Sunday Gazette-Mail from Charleston, West Virginia on September 3, 1972 · Page 40
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September 3, 1972

Sunday Gazette-Mail from Charleston, West Virginia · Page 40

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Charleston, West Virginia
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Sunday, September 3, 1972
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Page 40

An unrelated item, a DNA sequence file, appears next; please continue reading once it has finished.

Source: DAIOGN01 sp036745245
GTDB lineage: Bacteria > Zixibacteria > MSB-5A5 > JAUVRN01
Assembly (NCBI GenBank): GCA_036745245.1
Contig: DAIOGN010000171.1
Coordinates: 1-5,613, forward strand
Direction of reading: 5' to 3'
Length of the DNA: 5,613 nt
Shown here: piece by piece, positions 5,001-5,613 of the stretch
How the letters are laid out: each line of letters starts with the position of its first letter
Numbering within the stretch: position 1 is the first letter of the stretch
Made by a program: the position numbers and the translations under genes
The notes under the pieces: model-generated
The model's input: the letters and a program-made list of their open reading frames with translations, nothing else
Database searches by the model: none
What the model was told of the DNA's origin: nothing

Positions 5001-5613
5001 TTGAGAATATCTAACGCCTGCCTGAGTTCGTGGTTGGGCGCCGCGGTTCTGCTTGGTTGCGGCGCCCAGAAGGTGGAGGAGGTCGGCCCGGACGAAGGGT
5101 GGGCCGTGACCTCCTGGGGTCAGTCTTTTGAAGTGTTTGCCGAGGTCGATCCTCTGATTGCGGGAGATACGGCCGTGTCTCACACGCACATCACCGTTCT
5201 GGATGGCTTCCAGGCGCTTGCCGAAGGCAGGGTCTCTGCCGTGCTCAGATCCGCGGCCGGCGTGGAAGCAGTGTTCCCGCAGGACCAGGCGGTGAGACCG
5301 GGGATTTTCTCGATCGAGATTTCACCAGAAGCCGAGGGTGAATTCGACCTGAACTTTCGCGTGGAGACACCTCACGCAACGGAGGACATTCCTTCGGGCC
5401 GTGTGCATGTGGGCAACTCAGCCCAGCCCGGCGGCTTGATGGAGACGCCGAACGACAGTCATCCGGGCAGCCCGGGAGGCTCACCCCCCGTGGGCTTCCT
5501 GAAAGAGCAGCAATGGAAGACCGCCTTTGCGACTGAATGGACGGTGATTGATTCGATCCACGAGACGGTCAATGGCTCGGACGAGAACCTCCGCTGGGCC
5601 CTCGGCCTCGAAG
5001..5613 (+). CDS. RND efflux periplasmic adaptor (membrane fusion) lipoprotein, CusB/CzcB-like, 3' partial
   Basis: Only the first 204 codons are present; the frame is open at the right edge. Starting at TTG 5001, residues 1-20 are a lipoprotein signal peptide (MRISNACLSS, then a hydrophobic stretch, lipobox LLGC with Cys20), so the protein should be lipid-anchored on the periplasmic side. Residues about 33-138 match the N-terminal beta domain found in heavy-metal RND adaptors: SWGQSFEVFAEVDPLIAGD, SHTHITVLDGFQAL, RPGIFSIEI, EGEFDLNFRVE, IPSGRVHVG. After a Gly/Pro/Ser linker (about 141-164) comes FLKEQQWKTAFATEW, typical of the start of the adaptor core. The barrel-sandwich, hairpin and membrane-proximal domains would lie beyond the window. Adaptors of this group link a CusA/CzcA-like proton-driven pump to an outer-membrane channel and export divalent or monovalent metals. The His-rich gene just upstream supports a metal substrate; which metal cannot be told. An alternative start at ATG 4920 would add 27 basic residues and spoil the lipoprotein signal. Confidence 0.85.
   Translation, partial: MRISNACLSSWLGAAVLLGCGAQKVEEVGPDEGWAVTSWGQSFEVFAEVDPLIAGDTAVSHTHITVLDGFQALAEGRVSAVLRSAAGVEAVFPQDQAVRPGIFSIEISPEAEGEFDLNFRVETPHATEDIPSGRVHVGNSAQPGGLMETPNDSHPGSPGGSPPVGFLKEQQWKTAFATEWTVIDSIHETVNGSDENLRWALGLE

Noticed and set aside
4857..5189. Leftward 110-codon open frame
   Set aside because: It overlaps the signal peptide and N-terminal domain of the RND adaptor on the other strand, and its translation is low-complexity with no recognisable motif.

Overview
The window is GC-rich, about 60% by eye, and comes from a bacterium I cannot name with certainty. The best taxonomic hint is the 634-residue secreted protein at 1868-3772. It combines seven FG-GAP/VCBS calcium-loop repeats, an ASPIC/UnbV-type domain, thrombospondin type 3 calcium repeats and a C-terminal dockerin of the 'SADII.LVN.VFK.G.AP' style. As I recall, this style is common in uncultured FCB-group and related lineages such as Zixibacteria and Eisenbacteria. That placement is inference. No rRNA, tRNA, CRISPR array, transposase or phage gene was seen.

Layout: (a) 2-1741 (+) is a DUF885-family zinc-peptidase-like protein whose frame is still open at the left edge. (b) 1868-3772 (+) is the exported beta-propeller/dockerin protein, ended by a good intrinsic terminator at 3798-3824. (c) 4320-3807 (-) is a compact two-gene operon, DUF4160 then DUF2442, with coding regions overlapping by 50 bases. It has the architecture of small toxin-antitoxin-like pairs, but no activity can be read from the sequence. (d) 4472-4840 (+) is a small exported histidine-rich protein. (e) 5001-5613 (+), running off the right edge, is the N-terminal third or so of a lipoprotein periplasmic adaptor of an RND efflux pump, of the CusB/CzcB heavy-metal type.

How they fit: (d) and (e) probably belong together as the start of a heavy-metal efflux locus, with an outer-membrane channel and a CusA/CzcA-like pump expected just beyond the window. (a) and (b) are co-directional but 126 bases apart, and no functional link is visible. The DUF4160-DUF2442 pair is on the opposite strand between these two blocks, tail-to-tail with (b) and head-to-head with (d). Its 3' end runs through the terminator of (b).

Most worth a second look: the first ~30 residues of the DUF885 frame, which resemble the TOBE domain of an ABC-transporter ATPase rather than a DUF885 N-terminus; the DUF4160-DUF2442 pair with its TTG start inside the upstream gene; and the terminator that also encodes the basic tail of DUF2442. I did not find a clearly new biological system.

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4E--Sept. 3, 1972 Sunday GaxeUe-Mail -Crwlistwi, Wnt Vlr»lnl» Homemakers to Study "Your Own Health Sandra West, J.R. Greenlee Wed During an average life span, 90 per cent can be chalked up to good health, while all the illnesses of an entire lifetime only total 10 per cent. That is one of the points that is brought out in the lesson, "Your Own Health." which will be studied during September by all clubs affiliated with the Kanawha County Home Demonstration council. The lesson was written by a medical doctor, Marilyn " A. Jarvis-Eckert, who is state program leader in nutrition education for the West Virginia University extension service, and she" taught the lesson to leaders from each of the clubs during a training session. The leaders, in turn, will teach the lesson to their fellow club members this month. SHE STRESSED the great doctor shortage today, and noted that the problem will not be corrected in the lifetime of most people today. Because doctors are so scarce, they are badly overworked, she added, and patients can save them time by keeping accurate records with complete details. She also noted that the dcc- tor can cure a disease, but he cannot prevent it from occurring or recurring--that is the responsibility of the individual, for he is there all of the time, while the doctor sees him only briefly on periodic occasions. Prevention should be at the top of the list for everyone as they seek to ward off ill health, she said. "You have to prevent your own ill health- yon are the one in control of your own body--it is your job, not the physician's," she added. However, there are times when a visit to the doctor is necessary, and on occasion, hospitalization. These include any sudden onset or severe occurrence which interrupts our usual good health, such as broken bones, heavy menstrual flow, unconsciousness, fever and cough, abdominal pain, severe chest pain, sharp painful calf, acute back pain, persistent vomiting, trouble urinating, and a few others. A second reason for seeing a physician is for little symptoms that persist, such as painful joints., m i d -p e r i o d bleeding, chronic cough, swelling, a lump that grows, recurrent abdominal pain, unusual bleeding, sudden change in appetite, sore feet, or un- planned weight loss. * · * IN THE LESSON, Dr. Jarvis-Eckert notes that the third reason for seeing a physician is for health assurance or a good health certificate, and in this portion she deals in detail with all that is involved in a complete physical examination. The fourth reason for going to a doctor is pregnancy and should not be delayed, since the cost of delivering a baby covers prenatal care, too. The first trip should be made after the second missed period and should include a complete physical examination, blood, urine and tuberculosis tests, plus advice on nutrition and exercise. The mother-to-be should return monthly until she reaches six months in her pregnancy Deborrah Evans Weds Leonard L. Dorcas Jr. Married Saturday evening by the Rev. Ronald English in a double-ring ceremony at the First Baptist Church were Miss Deborrah Denise Evans, daughter of Mr. and Mrs. George Evans of Lick Branch Road, and Leonard Lee Dorcas Jr., son of Mr. and Mrs. MRS. L. L. DORCAS JR. . . . -former Deborrah Evans Leonard L. Dorcas Sr. of Hansford Street. Francis Taylor played the nuptial music and a reception was held at the church. Given in marriage by her father, the bride wore a sleeveless gown of imported pure silk organ??, with Alen- con lace and spreads of pearls and sequins forming the empire bodice and accenting the demi-bell skirt. The back fullness of the skirt extended into a chapel train. Her chapel- length veil of silk illusion was held by petals of identical fabric outlined in pearls and crystal sprigs and she carried a bouquet of white roses with a touch of pink miniature carnations, s t e p h a n o t i s and streamers with lily of the valley. MRS. JUDITH Brown Smith was matron of honor and bridesmaids were Glendell Waller, Cynthia Chapman, Faith Taylor, Brenda Dorcas, sister of the bridegroom, and Rita Bel!. Chrisie Evans was the flowergirl and ringbearer was Ronald Rowe Jr. Dana Dorcas was best man for his brother and ushers included Frank Lawson. Roderick Evans, brother of the bride. Thomas Pickens, Ronald Minor and Randy Craig. The newlyweds will ma ke their home in Institute following a wedding trip to New York City and Norfolk, Va., where he is stationed with the Navy aboard the USS Saginaw. The wedding trip was a gift from the bridegroom's prents. THE BRIDE, a* student at West Virginia State College, is a graduate of Charleston High School. Her husband is a graduate of the same high school and attended West Virginia State before his induction into the Navy. His parents hosted the wedding party and out-of-town guests at the rehearsal dinner Jn the Rose City Cafeteria. Other social functions included a shower given by Julia Minor. Enter Golden Years An npcn reception on Aug. 27 honored Mr. and Mrs. William X. McDanicl of 1203 Westwond Dr. as t h e y celebrated t h e i r polden wedding- anniversary. They were married A up. 29, 1922 in Charleston. She is the former Olive 0. Deuley of Guthrie, and is retired from Stone and Thomas after 34 years sen-ice. He is retired from the Newspaper Agency Corp. with ·19 years service. Hostesses for the open house were their only daughter, Mrs. Eleaner Byard of Charles- Ion, and one of their granddaughters, Mrs. James Stuck of Buffalo, N. Y. The McDaniels have two grandchildren and three great-grandchildren. Miss Burford Married To Michael S. Wooten Spradling-Hanna Rite Held in Bible Church The Rev. Hollic Thompson officiated Friday evening at the Poca United Methodist Church when .Miss Deborah Ann Burford. daughter of Mr. and Mrs. Cecil E. Burford of Xitro, became the bride of Michael S. Woolen, son of Mr. Miss Regina Gail Hanna, daughter of Mr. and Mrs. Leonard C. Hanna Jr., became the bride of Douglas Lloyd Spradling, son of Mr. and Mrs. Dalton R. Spradling, all of St. Albans, at 7:30 p.m. Friday in the Cross Lanes Bible Church. The Rev. James M. Efaw officiated and music was provided by Mrs. Fa\e Jividen and Don Dobbs. Given in marriage by her father, the bride wore a floor- length gown of silk organza and Venise lace. The lace bodice had a scoop neckline and Camelot sleeves and the full skirt extended from the empire waistline. A lace pill box held her double illusion mantilla and she carried a while MRS. I). L. SPRADI.INT, . . f o r m e r Regiim Hanna orchid surrounded by white rosebuds on a white Bible, a gift from Mrs. Margaret Huffman. · · » MRS. SHERRY Carpenter of Cross Lanes was matron of honor and bridesmaids were Miss Rochelle Spradling, sister of the bridegroom, Mrs. Debbie Burrows of Chattanooga, Tenn., Miss Vickie Holbert and Mrs.Marty Deitz of St. Albans. Tammy Hanna was junior bridesmaid for her sister and Mary Beth Ufbrich was flowergirl. Kevin Brian McComas, cousin of the bridegroom, was ringbearer. Jim Wiley was bast man and ushers were Leonard Hanna III, brother of the bride. Jim Hickman, Scott Whorton and Mike Beckett, all of St. Albans. Greg Spradling was junior usher for his brother. FOLLOWING A reception at t h e church, the couple left for a wedding trip to Pipestem State Park. Mr. and Mrs. Spradling graduated from St. Albans High School. She is a graduate of Morris Harvey College and is a registered nurse employed by the Charleston Area Medical Center, Memorial Division. She is a member of Cross Lanes Bible Church. He attended West Virginia Institute of Technology and is serving with the Navy at Oceana, Va. He is a member of the Highlawn Baptist Church. .MRS. M. S. WOOTKX . . . former Deborah B u r f o r d and Mrs. Othar S. Woolen of Poca. Escorted by her father, the bride wore a long gown of ivory satin and peau d'Ange lace designed with an empire bodice having a high neckline and bishop sleeves and an A-line skirt. Her chapel-length mantilla was bordered in the same lace and she carried a basket of daisies. MRS. PATRICIA Jeffries, sister of the bridegroom, was matron of honor and Cindy Spears was the bridesmaid. Natalie Adkins was junior bridesmaid. Best man was Steve Burford, brother of the bride, and ushers were Tom Raynes and John Jeffries. The newlyweds are graduates of Poca High School. She is a junior elementary education major at West Virginia Slate College. He is a graduate of Glenville Slate College and is employed by Ihe First N a t i o n a l Bank of South Charleston. After a reception at the church, the couple left for a wedding trip. They will reside in Xitro. Phillips-Chapman Rite Performed in Mission Shop Closed for Holiday P O C A -M i s s Debra Lee Chapman, daughter of Mr. and Mrs. R. L. McThcncy of Poca, and Gary Lee Phillips, son of Mr. and Mrs. Bobby Phillips of Bancroft, wore married Friday evening in the Bancroft Church of God Mission by the Rev. James Lcgg. Mrs. Marietta Workman, pianist, and Mrs. Betsy Withrow. soloist, furnished Ihe nuptial music program and the bride was given in marriage by her father. She wore a long A-line gown The fiood-as-New Shop at the Charleston V\VCA, 1114 Quarric-r St., will tx closed Labor Day. The shop w i l l be open ag;;in on Wednesday and Friday, Sept. 6 and R, and on subsequent Wednesdays and Fridays for selling; and on Mondays for receiving good reusable clothing. Sunday Deadlines Club calendar notices for the Sunday Gazette- Mail Home and Family Section must be submitted prior to 7 p.m. Wednesnday. Other items for Sunday publication have a deadline of noon Thursday. Don't wait until Thursday to call us about your Sunday news. Submit your material as early ail possible to assure Sunday publication. The only wpdriinjrs accepted for Sunday publication are those which will occur on the preceding Friday or Saturday. MRS. (,. I,. PHtU.ri'S f ' o n n r r Debra of silk organza designed with an empire bodice and a high neckline banded with Venise lace and ribbon. The dress had bishop sleeves and a ruffled hemline ending in a chapel train. A Camelot cap of matching lace and ribbon held her shoulder-length veil of silk illusion and she carried yellow sweetheart roses wilh white carnations and Fuji chrysanthemums on a lace-covered Bible. * * m MATRON OF honor was Patti Ballard, cousin of the b r i d e. Bridesmaids were Brenda Asbury, Sue Martin and Pam Arthur. Pammy Tillis. cousin of the bridegroom, was the flowergirl. Best man was Bernard Phillips, uncle of the bridegroom, and ushers were Larry Westfall. Joey Withrow, Bobby Higginboiham a n d B r u c e Knell. Bobby Phillips, brother of the bridegroom, was the ringbearer. After a reception at the Poca Town Hall, the couple i loft for a wedding trip to ! Ohio. They will reside in Ban- ! croft. ' She is employed by the West : Virginia Division of Vocational rjrhahili'.alirm and he s employed by Bancroft Metal ! Products. They an» graduates of Poca Hgh School. , for checks on weight, uterine growth, blood pressure, urine, blood if needed, and education. She should return every two weeks until she reaches eight months, and then weekly until the birth of her child. Six weeks after the birth, she and the baby should visit the doctor again for checkup and family planning education. The writer also deals with mini-examinations, such as Pap s m e a r s , tuberculosis tests, blood tests for marriage licenses and venereal diseases, tests for diabetes, etc. She stresses that weighl control can be maintained only by the patient~that the doctor can provide the proper diet, but the patient must follow it to see results, and that diet, not drugs, is the only sure way to control weight effectively. * * * SHE ALSO EXPLAINS how women may make their own b r e a s t examinations f o r lumps, and lists the seven danger signals of cancer: ^·Unusual bleeding or discharge; *-A lump or thickening in breast or elsewhere: ^·A sore throat that does not heal; ^·Change in bowel or blad- , der habits; ^-Hoarseness or persistent cough; j ^·Indigestion or difficulty in j swallowing; and j ^·Change in size or color of ; a mole or wart. Other points brought out in the lesson include that everyone should have the polio drops, that diphtheria-tetanus shots must have boosters every 10 years, that booster flu shots must be taksn every year, that tuberculosis is spread only by those with active disease, that venereal dis- j ease is spread only by sexual : intercourse--not b y t o i l e t ' seats, restaurant glasses or j door knobs. | She also gives first aid hints in one area of the lesson, dealing with epileptic seizures, bleeding from a cut or wound, poisoning and broken bones. She adds that plenty of soap and water--not some expensive colored spray--still is the best way for cleaning cuts and bruises, and that application of ice plus elevation of the injured part will pravsru swelling in sprains or bruises. In conclusion, she said that doctors can only treat the disease after it is established. Real prevention is up to the individual, and he alone can maintain his health. Miss S a n d r a L. West, daughter of Mr. and Mrs. Harold G. West of St. Albans, became the bride of James R. Greenlee, son of Mr. and Mrs. E. V. Greenlee of Charleston, at 7:30 p.m. Friday in the First Church of the Nazarene. The Rev. James Wandling performed the double-ring candlelight ceremony and music was provided by Mrs. Norma Songer and Mrs. Gay Wandling. Given in marriage by her father, the bride wore a floor- length A-line gown of satin faille and lace styled with bishop sleeves and a high neckline trimmed with sequins, an empire waistline and a chapel train. A Camelot headdress with ruffled lace and sequin trim held her tri- layered tulle veil and she carried white carnations and sweetheart roses on a lace- covered Bible. MISS LINDA SHANK was maid of honor and bridesmaids were Miss Debbie Gott, Miss Karen West, cousin of the bride, Mrs. Nancy May, sister of the bridegroom, and Miss Mary Shreve, cousin of the bride. Tammy Hackett was flowergirl and Scott Greenlee, nephew of the bridegroom, was ringbearer. ^ Craig Schullz was best man and ushers were John Green- lee, brother of the bridegroom, James May, his brother-in-law, Benny Randolph and David Morton. » # » FOLLOWING A reception at the church, the couple left for a short wedding trip. They will live in St. Albans. Mrs. Greenlee graduated from St. Albans High School and is employed by Jim Minnick Racing Enterprises. Her husband, a graduate of Stonewall Jackson High School, is an employe of Charleston Orthopedic Co. The bridegroom's parents hosted the rehearsal party and the bride was honored with showers given by Mrs. Norvil Morton, Mrs. Donald Randolph, Mrs. Junior Lovejoy, Mrs. James May, Mrs. E. V. Greenlee and by Miss Linda Shank. MRS. J. R. GREENLEE . . former Sandra West TEXTILE MILLS CLOTH SHOP OPEN LABOR DAY MON.Sept.4 1 p.m. to 7 p.m. Plenty of Free Parking S3O3 MacCorkle Ave., So. Chas. Ph. 768-6661 WOMEN'S HEARTS and FIGURE CLASSES BEGINS WEDNESDAY, SEPT. 6th ^'Instructions in Eurythmic Calisthenics, Posture Control, Flexibility and Endurance exercises, · done to music, will be stressed. Cardio-Respiratory fitness tests will be given at the beginning i and end of sessions to showimporved heart rate response. Classes will be divided into 20-week semesters, meeting Monday, Wednesday and Friday mornings from 9:00 to 10:00 A.M. and 10:00 to 11:00 a.m. No more than 12 persons to any class. A physicians's approval is required. INSTRUCTORS: Mrs. Betty Richard Lawrence Frankel · LAWRENCE FRANKEL PHYSICAL FITNESS CENTER VIRGINIA AT BROOKS PHONE 344-2397 PEOPLE KNOW our everyday prices are the lowest... but MOW you can Save even MORI during... [CLENDENIN LUMBER'S CARPET WORLD Hi-Lo CONTINUOUS FILAMENT NYLON CARPETING 100% KODEL POLYESTER ^ M CARPETING N E W ! BM Choose from 14 Tweeds Needle Punch IB ° r 16 s °' ld c ° Jors $O*5 PRINTED H| COMPLETELY *"· 5*5L E TM£. 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